Every season, Tom Ford sends models down a runway or photographs them for a lookbook showcasing a collection of stunning clothes. Yet the man himself – the architect of a shamelessly louche and luxurious look and lifestyle – has been basically wearing the same thing for ten years.
And it works. Beautifully.
If one is a fashionista with the desire and the money, by all means, go nuts every season with the latest and the nowest. But, as someone on a budget, I find it particularly fascinating that some of the most successful people who are in the business of pushing more clothes, accessories and other gear into our lives seem to live and work in essentially one outfit in their own lives.
Tom Ford stands out to me as an obvious example. Despite the entire wardrobe he designs every season, we only see him looking like the chicest chauffeur alive in his black suit, white shirt and black tie. The lapels and button stance may vary here and there, and he’s been working that tie pin these days, but the look is basically the same.
Giorgio Armani is another, usually seen in his form-fitting navy tee (short or long sleeve) and navy pants. Sometimes he works a sneaker to keep up with the athleisure kids, but his regular day-to-day uniform is a casual column of dark blue.
The other T in menswear, Thom Browne, has cornered the market on the shrunken remix of his father’s business attire: gray suit, white shirt, black or gray tie, black shoes – as if Agent Smith from The Matrix left his suit in the dryer too long (and lost his socks). Other than the shortened fit, another uniquely Thom Browne affectation is the unironed oxford cloth button-down shirt with the collar buttons left unfastened. That’s his uniform.
Steve Jobs did some experimenting before he found his look. Older fans and users of Apple computers will remember his suit and bow-tie dandy phase, which was my personal favorite. But, as we all know, he settled into the black mock turtleneck and dad jeans with sneakers. Not glamorous, but it was an iconic uniform that was all his.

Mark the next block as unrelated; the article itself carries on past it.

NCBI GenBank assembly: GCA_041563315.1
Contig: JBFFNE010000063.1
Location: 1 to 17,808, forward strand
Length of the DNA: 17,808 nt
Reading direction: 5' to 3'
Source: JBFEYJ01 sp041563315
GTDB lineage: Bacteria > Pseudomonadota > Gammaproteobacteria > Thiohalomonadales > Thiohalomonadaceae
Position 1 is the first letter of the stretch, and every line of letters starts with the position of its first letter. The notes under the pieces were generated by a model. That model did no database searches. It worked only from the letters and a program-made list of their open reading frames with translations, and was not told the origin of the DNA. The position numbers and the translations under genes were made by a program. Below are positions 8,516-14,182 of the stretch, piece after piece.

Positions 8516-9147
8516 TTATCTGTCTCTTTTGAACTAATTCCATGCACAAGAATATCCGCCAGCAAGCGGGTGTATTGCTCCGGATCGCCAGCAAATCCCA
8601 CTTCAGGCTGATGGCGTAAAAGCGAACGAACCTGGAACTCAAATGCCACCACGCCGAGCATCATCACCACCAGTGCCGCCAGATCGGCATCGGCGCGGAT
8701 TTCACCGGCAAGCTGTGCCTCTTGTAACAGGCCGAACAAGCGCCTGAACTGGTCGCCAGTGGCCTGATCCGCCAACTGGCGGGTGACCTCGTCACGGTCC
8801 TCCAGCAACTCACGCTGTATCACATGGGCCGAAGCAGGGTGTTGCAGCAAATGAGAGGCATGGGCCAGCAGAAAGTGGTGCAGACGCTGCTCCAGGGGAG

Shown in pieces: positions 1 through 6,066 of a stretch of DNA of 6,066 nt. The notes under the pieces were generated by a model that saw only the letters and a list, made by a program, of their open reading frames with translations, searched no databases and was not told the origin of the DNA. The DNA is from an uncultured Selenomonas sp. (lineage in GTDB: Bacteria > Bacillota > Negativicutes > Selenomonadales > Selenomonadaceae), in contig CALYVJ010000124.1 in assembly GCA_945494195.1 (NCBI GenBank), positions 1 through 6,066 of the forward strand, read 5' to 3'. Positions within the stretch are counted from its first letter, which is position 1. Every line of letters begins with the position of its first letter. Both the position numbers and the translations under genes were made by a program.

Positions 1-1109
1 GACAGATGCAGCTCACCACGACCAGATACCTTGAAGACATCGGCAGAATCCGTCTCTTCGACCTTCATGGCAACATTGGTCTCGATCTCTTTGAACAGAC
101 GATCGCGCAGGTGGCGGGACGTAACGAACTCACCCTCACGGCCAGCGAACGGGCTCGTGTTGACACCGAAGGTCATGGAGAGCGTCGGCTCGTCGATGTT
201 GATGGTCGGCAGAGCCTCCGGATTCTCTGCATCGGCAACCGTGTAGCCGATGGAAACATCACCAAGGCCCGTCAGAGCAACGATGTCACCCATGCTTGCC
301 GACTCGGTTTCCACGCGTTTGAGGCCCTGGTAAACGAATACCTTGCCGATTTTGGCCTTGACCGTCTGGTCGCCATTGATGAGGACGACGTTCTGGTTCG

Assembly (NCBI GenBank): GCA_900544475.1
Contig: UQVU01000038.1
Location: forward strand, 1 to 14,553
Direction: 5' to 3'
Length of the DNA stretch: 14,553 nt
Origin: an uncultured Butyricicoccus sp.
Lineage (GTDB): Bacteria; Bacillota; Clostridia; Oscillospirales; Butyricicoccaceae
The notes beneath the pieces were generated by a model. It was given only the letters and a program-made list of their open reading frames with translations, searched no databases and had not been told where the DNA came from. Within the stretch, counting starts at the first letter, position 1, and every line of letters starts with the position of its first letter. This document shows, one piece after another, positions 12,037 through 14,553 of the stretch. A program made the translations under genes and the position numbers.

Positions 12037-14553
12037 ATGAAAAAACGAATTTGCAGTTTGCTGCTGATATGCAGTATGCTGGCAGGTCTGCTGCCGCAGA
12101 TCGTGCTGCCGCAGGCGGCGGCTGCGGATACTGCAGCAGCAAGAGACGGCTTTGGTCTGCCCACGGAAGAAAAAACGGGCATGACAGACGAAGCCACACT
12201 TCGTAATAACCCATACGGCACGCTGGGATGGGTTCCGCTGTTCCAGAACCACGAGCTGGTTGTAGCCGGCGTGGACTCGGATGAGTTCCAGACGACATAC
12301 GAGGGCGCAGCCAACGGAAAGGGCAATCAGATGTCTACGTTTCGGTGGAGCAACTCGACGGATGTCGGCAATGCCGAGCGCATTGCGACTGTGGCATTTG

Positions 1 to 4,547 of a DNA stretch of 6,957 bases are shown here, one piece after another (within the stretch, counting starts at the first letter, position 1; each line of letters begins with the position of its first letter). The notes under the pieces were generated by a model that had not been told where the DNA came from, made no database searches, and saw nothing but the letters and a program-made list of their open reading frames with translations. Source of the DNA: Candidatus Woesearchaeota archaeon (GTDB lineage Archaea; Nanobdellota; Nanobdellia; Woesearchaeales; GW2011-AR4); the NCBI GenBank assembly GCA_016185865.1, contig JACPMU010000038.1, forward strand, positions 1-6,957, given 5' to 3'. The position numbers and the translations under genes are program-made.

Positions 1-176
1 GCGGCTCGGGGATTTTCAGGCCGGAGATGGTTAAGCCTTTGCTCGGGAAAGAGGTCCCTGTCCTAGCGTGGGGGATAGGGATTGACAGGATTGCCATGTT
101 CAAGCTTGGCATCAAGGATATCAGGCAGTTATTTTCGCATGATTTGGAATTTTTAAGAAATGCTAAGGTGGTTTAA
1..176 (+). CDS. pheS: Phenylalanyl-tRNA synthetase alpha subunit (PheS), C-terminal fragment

Though not a man, Anna Wintour navigates a man’s world fiercely. To get a sense of the breadth of her power and influence, one just needs to do a Google her name or watch the very entertaining documentary The September Issue. Her hair has been the same since the Declaration of Independence, and her dress, although in different patterns and colors, is essentially the same. She found a look, locked into it and made it the uniform in which she runs the entire fashion world.
As I get older and busier, I find myself slipping into the same model of dress. When I’m at home, it’s a simple t-shirt and jeans or chinos. Whenever I step out for work related business or when I’m representing “me,” I’m in a simple suit and tie much like Tom Ford’s mode, though I move in blue and gray circles, never black (except for shoes). What my uniform lacks in flamboyance it makes up for in stealth, with interesting details and nuance only noticeable up close, not from across the street. And it’s all about the tailoring, of course. Clean, simple and effective.
Long live the uniform.